AARP Eye Center
RALEIGH -- AARP joined Attorney General Josh Stein today when he announced two wins for consumers: a temporary restraining order against an unlicensed contractor who was running a fraudulent contracting scheme and shutting down out-of-state robocallers in Texas.
Attorney General Stein also reminded North Carolinians to be careful to avoid common scams and bad actors who are trying to take advantage of people. Attorney General Stein was joined by AARP NC State Director Michael Olender and North Carolina Public Interest Research Group State Director Katie Craig at an event this morning to highlight consumer scams during National Consumer Protection Week.
“Protecting consumers is one of the reasons I became attorney general, and since I’ve been on the job, we’ve won more than $2.5 billion on behalf of North Carolina and its people,” said Attorney General Josh Stein. “Just today, we shut down robocallers in Texas who bombarded North Carolinians with nearly 75 million scams and won a temporary restraining order against Roger Dale Simmons, an unlicensed contractor who we allege was running a fraudulent contracting scheme. My team and I will always fight to protect consumers and ensure a fair playing field for all businesses.”
“Older adults and veterans are two of the top targets when it comes to scams – and the victimization rates here and across the country continue to climb,” said AARP NC State Director Michael Olender. “The AARP Fraud Watch Network is free to members and non-members alike, and can help you learn about common fraud and scams, what’s prevalent in North Carolina, and even has volunteer operators who can assist you if you have been a victim. Education remains our best defense. AARP knows that if you can spot a scam, you can stop a scam.”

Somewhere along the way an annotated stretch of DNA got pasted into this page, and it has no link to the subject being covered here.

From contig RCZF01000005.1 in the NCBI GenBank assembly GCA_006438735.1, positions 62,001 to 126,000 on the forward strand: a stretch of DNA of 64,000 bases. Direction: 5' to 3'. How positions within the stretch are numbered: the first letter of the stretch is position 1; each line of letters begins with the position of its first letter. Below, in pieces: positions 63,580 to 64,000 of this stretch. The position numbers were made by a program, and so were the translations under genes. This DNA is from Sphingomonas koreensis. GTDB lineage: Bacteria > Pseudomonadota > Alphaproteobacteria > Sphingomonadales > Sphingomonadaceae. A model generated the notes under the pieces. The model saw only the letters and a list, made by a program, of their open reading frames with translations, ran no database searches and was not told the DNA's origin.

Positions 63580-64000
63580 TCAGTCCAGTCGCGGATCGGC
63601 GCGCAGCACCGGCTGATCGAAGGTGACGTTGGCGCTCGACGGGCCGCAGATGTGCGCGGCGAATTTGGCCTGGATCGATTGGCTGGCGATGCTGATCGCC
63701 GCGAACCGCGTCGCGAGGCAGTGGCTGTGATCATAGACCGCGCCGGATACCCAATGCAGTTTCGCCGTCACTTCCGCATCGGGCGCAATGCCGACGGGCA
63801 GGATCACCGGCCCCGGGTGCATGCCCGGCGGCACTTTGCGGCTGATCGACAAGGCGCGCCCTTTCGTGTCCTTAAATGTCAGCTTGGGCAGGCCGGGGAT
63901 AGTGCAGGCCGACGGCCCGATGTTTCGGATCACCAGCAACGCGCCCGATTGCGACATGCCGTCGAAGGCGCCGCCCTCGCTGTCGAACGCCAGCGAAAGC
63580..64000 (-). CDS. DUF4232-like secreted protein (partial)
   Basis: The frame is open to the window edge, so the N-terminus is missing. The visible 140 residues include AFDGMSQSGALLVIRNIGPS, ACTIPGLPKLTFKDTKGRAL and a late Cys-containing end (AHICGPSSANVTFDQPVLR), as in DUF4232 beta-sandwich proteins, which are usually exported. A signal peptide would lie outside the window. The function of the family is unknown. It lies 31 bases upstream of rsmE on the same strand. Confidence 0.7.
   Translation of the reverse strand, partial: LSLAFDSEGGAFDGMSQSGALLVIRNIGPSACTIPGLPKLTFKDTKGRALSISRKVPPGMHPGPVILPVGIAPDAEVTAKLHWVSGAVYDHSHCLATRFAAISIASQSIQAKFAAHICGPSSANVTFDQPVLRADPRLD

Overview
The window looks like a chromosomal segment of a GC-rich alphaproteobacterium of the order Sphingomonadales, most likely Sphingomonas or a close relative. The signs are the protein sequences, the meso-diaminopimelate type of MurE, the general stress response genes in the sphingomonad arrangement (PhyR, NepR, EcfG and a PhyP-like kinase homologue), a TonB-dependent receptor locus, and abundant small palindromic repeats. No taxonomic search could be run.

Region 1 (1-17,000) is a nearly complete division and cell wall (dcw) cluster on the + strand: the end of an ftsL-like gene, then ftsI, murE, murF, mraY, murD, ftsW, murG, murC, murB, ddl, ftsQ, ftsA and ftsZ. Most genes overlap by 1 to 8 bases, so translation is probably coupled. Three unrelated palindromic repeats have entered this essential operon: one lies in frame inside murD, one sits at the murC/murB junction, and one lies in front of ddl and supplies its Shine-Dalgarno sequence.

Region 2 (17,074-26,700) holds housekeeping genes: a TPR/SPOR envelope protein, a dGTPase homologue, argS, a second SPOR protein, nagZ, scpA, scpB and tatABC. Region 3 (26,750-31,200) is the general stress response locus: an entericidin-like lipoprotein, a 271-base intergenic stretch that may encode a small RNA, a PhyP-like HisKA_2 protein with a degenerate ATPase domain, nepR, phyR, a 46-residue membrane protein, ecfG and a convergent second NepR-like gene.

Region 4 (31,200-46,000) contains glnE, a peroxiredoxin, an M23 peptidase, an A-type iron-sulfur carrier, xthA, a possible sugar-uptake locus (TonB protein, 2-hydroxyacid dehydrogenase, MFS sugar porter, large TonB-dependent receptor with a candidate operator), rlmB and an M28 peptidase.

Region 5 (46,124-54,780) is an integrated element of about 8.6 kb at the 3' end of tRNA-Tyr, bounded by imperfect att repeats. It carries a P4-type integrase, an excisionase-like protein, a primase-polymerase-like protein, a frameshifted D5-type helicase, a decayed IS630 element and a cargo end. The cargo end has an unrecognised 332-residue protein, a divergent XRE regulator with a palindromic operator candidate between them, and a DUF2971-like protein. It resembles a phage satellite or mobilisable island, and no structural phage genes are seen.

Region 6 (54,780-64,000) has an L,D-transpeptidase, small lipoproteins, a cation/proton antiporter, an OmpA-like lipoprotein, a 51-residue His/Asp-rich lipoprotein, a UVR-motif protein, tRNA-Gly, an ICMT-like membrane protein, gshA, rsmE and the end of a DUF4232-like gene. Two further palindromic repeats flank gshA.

“It’s really tough being a consumer today. It can be a solid part-time job to take care of yourself and your information,” said Katie Craig, State Director for NCPIRG Education Fund. “And anytime we figure out how to handle one type of problem or threat, new ones emerge, from smart toys that creep on our kids to medical providers that illegally hit us with surprise bills to scam moving companies that steal all of our belongings. We hope this week that by highlighting the top issues consumers are facing and providing tips to tackle them that we can help North Carolinians take steps to be smart and proactive consumers.”
Here are some common tips to follow to avoid scams and fraud:
- If you don’t know who’s on the other end, don’t bother answering the phone or responding to the message.
- Never give your bank account, credit card, or Social Security number to someone you don’t know.
- Legitimate businesses do not require you to pay them in gift cards or by bitcoin – that’s always a scam.
- If something sounds too good to be true, it probably is. These deals are great only for the person selling them.
- Don’t panic or feel pressured into giving your money or personal information away. Scammers use fear tactics to try to get you to act without thinking.
North Carolinians who have been or think they may have been a victim of a scam should file a complaint with the Department of Justice at 1-877-5-NO-SCAM or www.ncdoj.gov/complaint. These complaints help us fight to try to win money back for consumers and warn others of potential new scams.
Since Attorney General stein took office, the Consumer Protection Division has won more than $2.5 billion in court judgments and settlements on behalf of North Carolina consumers, including money from settlements with drug companies that contributed to the opioid epidemic. In 2022 alone, the Consumer Protection Division received 24,981 consumer complaints and won more than $300 million in judgments and settlements.